Monetary policy normalization in many countries should further positively impact certain value-oriented sectors. Higher interest rates have lured capital away from dividend-paying industries toward fixed income over the past year. For value investors, the drop in valuations in the consumer staples, utilities and real estate sectors, for instance, can create greater prospects of finding stocks unfairly trading below their fundamental value.
Government infrastructure spending and the long-term energy transition is also geared toward sectors that trade at “value” multiples, such as companies in the energy, industrials and materials sectors. US government spending on building new semiconductor and electric vehicle battery plants, for one, should lead to greater spending on the metals, cement and industrial equipment used to build them. US spending on manufacturing facilities has risen sharply since recent legislation was passed in Congress. (See Exhibit 3.)
Exhibit 3: US Stimulus Infrastructure Spending Booms
Momentum behind the energy transition also continues to push energy companies and utilities toward embracing cleaner energy. While we do not think oil is going away, global utilities are closing coal plants and rolling out renewable projects, incentivized by a slew of recent legislation in the United States and in Europe.
Consumer spending is an area of concern. While growth has slowed as Americans spend the last of their pandemic-era savings, student loan repayments are restarting and low-end consumers are dealing with higher energy costs. We believe what is happening is only a spending slowdown, not a shutdown.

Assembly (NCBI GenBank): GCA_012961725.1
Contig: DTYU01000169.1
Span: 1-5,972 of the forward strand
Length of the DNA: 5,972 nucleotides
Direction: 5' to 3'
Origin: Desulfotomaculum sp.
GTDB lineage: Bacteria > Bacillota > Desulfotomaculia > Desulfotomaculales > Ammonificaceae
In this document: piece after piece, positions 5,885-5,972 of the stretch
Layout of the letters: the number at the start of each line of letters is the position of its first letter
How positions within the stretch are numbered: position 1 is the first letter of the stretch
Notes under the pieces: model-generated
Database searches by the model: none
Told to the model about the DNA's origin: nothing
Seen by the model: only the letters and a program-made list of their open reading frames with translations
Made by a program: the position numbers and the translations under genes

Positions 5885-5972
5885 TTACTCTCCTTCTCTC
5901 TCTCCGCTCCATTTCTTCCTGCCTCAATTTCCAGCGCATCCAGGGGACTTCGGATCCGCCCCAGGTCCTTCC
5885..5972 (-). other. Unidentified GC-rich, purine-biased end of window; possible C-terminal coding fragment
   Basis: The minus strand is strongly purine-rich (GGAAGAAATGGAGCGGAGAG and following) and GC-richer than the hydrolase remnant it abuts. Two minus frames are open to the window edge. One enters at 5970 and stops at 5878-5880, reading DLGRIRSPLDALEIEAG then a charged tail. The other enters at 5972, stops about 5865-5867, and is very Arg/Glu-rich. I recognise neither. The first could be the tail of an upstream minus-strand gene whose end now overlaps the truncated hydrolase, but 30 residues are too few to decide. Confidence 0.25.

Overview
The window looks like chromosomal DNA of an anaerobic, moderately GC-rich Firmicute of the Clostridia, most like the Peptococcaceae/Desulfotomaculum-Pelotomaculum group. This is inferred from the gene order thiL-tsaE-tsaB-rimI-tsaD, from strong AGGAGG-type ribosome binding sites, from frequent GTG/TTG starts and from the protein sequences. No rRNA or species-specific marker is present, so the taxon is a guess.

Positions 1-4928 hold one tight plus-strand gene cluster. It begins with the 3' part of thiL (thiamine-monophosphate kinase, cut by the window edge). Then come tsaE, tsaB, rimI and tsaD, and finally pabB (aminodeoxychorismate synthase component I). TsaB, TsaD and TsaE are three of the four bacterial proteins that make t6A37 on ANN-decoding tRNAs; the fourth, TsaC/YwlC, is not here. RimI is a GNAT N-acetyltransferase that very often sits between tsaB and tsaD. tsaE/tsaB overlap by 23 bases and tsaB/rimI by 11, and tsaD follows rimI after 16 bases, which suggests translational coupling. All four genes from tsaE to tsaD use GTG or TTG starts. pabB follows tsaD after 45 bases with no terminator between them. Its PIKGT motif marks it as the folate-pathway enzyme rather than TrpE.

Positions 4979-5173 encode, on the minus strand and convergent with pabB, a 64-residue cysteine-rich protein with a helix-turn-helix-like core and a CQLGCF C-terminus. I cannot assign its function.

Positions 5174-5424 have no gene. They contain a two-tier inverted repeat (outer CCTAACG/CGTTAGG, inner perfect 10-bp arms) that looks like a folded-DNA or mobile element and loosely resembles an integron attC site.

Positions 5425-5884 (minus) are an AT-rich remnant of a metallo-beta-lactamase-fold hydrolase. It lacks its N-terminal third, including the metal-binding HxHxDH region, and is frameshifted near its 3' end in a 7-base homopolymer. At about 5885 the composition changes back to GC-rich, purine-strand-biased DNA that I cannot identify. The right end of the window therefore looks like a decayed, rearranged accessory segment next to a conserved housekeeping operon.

The labor market has so far remained resilient with increased participation, rising wages and persistently low unemployment supported by continued business and government infrastructure spending. However, should wages, employment or the promised infrastructure spending falter, we would not be surprised to see an economic slowdown.
Regardless, after a year when value underperformed growth stocks globally, we anticipate a brighter year ahead as global stock valuations suggest to us positive long-term return potential. More money should also flow to value-oriented parts of the market and economy through ongoing consumer spending and recent government programs, while normalized monetary policy can make interest rate sensitive and dividend-paying groups more appealing. Extraordinary value. Extraordinary potential.
WHAT ARE THE RISKS?
All investments involve risks, including possible loss of principal.
Equity securities are subject to price fluctuation and possible loss of principal.
To the extent a strategy invests in companies in a specific country or region, it may experience greater volatility than a strategy that is more broadly diversified geographically.
International investments are subject to special risks, including currency fluctuations and social, economic and political uncertainties, which could increase volatility. These risks are magnified in emerging markets.
Value securities may not increase in price as anticipated or may decline further in value. The investment style may become out of favor, which may have a negative impact on performance.
Active management does not ensure gains or protect against market declines.